RICHMOND, Va. (BP)–After committing his life to missions in Mozambique, Brian Harrell learned that his grandparents also had a heart for the African country.
In 1941, however, a German warship sank his grandparents’ plans to serve there as missionaries.
Harrell, a third-generation missionary, was appointed with his wife Becky through the International Mission Board to Mozambique in 2004. Before leaving for the field, he discovered that his grandparents, Irl and Florence “Flo” McAllister, had planned to serve there with The Evangelical Alliance Mission (TEAM). German forces and bad timing, though, kept that from happening.
His grandmother told him, “You will go for us,” Harrell remembers.
“It was just a confirmation for us that our grandparents had tried to get in, [and] two generations later God is sending her grandson.”
It was just before the United States entered World War II, and the McAllisters were aboard a ship with more than 200 passengers –- many of whom, like them, were missionaries -– headed for Africa. However, a German raider (auxiliary cruiser warship) attacked their ship, firing 55 shells from more than three miles away.
Nine shells hit the vessel –- more than enough to send it to the bottom of the South Atlantic.
Everyone aboard survived the attack but was taken captive by German forces. The McAllisters and the other Americans spent a month on a German supply ship before being released in France. For various reasons, some passengers were sent to internment camps where many stayed for the duration of the war.
After returning to the United States, the McAllisters still planned to go to Mozambique, but the country soon closed its borders. Instead, the couple ended up serving for years in South Africa. Harrell’s parents, Al and Kathy, also served as missionaries for the same organization in Cape Town, South Africa.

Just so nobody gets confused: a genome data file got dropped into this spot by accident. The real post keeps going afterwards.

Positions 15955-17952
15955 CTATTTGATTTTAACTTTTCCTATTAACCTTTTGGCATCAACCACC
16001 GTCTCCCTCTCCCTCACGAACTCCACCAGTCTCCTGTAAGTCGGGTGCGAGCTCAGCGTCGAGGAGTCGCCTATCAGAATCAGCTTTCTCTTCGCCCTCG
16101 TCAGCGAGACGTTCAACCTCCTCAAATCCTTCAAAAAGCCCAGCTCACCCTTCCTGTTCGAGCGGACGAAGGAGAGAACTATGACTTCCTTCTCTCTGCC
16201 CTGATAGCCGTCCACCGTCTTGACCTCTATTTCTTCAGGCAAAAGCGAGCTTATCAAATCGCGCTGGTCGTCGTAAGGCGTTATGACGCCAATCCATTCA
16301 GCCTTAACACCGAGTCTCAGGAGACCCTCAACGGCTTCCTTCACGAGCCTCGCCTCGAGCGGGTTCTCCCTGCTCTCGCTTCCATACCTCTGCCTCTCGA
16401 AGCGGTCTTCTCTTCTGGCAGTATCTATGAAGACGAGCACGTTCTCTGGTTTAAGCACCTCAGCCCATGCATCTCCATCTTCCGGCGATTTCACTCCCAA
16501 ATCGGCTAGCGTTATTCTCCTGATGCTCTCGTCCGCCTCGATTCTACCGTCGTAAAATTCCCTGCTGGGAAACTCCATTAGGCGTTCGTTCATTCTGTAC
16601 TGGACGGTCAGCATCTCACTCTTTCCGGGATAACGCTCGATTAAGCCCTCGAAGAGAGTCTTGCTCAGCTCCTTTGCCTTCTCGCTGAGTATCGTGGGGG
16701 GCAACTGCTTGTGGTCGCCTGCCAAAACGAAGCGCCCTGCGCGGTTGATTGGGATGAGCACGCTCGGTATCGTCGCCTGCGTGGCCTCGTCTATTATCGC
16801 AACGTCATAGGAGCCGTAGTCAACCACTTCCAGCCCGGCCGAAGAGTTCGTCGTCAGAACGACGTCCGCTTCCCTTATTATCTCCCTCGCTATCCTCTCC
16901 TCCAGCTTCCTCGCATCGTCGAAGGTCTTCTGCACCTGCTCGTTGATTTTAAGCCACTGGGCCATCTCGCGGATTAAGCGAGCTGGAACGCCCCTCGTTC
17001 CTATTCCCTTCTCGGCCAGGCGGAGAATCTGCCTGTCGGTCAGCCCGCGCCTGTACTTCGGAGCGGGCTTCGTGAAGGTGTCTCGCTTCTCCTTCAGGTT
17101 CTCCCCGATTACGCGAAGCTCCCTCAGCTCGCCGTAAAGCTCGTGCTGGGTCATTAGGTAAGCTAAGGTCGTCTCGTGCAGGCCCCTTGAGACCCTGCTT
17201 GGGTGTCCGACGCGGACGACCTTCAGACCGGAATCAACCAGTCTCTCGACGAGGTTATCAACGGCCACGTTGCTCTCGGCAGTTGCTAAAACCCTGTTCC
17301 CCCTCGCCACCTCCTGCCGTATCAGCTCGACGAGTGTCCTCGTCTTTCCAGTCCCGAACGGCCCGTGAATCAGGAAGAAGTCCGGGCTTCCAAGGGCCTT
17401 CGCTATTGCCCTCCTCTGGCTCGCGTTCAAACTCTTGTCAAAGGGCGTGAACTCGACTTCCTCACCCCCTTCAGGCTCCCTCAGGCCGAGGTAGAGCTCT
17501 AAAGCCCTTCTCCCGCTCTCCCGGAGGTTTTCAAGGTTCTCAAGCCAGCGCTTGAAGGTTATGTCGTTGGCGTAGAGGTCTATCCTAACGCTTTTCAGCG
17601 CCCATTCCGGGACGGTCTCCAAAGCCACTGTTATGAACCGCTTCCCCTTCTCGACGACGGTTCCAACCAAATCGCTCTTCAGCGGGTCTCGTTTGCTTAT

Brian admits that after living in Africa with his parents most of his life, he had no desire to be a missionary when he returned to the U.S. That changed, though, during his college years when he gave up his own “selfish ambitions” and accepted God’s calling.
When he and Becky married, they began looking for a place “on the edge” where there was no missionary presence.
Shortly after announcing they were going to Mozambique, Harrell’s 90-something-year-old grandmother shared with him the full story of how she and his grandfather, who had passed away years before, attempted to make the journey. Although Brian had heard the story of “the sinking” before, he didn’t know exactly where his grandparents had been headed.
Three weeks later, Harrell’s grandmother passed away.
“I thought it was neat that she got to see the end of that story,” he said. “I think for me it was just the realization of the legacy that we were a part of and the grand plan that God had for us that we hadn’t seen.”
The Harrells and their three children have spent nearly three years on the mission field. They continue their work among a Muslim people group with a population of 500,000 that has little to no evangelical presence.
For more information about overseas missions service, call 1-800-999-3113 or go to imb.org or going.imb.org.